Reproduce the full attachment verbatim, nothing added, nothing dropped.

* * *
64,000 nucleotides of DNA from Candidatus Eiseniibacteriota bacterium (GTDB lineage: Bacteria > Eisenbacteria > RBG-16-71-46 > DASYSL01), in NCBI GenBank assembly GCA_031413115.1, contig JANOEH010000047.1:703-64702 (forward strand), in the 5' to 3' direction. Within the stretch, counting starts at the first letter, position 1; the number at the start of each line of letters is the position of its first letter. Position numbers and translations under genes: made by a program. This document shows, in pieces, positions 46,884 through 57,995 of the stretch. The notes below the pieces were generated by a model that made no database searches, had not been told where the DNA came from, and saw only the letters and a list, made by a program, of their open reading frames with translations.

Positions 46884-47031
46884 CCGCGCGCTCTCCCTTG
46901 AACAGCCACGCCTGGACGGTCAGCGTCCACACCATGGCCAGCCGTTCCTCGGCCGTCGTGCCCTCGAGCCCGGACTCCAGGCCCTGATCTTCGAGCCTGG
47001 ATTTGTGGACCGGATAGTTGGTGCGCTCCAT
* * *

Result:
64,000 nucleotides of DNA from Candidatus Eiseniibacteriota bacterium (GTDB lineage: Bacteria > Eisenbacteria > RBG-16-71-46 > DASYSL01), in NCBI GenBank assembly GCA_031413115.1, contig JANOEH010000047.1:703-64702 (forward strand), in the 5' to 3' direction. Within the stretch, counting starts at the first letter, position 1; the number at the start of each line of letters is the position of its first letter. Position numbers and translations under genes: made by a program. This document shows, in pieces, positions 46,884 through 57,995 of the stretch. The notes below the pieces were generated by a model that made no database searches, had not been told where the DNA came from, and saw only the letters and a list, made by a program, of their open reading frames with translations.

Positions 46884-47031
46884 CCGCGCGCTCTCCCTTG
46901 AACAGCCACGCCTGGACGGTCAGCGTCCACACCATGGCCAGCCGTTCCTCGGCCGTCGTGCCCTCGAGCCCGGACTCCAGGCCCTGATCTTCGAGCCTGG
47001 ATTTGTGGACCGGATAGTTGGTGCGCTCCAT